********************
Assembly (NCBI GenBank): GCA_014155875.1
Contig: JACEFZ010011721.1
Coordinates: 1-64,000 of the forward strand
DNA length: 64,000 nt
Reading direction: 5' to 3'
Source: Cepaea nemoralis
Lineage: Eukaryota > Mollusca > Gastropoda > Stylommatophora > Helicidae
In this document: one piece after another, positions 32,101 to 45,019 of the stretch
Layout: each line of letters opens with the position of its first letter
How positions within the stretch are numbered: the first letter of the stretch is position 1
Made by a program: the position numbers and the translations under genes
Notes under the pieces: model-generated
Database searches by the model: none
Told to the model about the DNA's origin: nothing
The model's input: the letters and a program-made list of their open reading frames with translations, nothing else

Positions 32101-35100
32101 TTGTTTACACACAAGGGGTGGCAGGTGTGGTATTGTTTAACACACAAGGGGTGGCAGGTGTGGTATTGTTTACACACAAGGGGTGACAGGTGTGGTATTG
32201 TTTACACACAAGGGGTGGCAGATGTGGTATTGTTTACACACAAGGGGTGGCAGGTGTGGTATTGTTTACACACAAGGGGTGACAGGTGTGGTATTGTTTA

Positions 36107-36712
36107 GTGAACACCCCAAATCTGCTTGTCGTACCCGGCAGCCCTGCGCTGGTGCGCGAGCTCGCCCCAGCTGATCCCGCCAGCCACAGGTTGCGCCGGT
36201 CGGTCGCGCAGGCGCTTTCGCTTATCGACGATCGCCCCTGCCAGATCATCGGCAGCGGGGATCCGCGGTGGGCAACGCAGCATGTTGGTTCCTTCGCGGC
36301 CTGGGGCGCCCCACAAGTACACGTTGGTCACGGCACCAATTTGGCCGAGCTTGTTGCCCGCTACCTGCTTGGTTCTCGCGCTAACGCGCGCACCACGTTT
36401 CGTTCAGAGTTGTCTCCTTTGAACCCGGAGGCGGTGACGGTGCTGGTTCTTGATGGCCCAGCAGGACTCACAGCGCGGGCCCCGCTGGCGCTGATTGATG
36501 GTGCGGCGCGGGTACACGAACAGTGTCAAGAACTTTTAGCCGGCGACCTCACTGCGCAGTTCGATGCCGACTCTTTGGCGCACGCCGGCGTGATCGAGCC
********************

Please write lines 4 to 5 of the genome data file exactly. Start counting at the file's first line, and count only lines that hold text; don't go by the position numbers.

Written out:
DNA length: 64,000 nt
Reading direction: 5' to 3'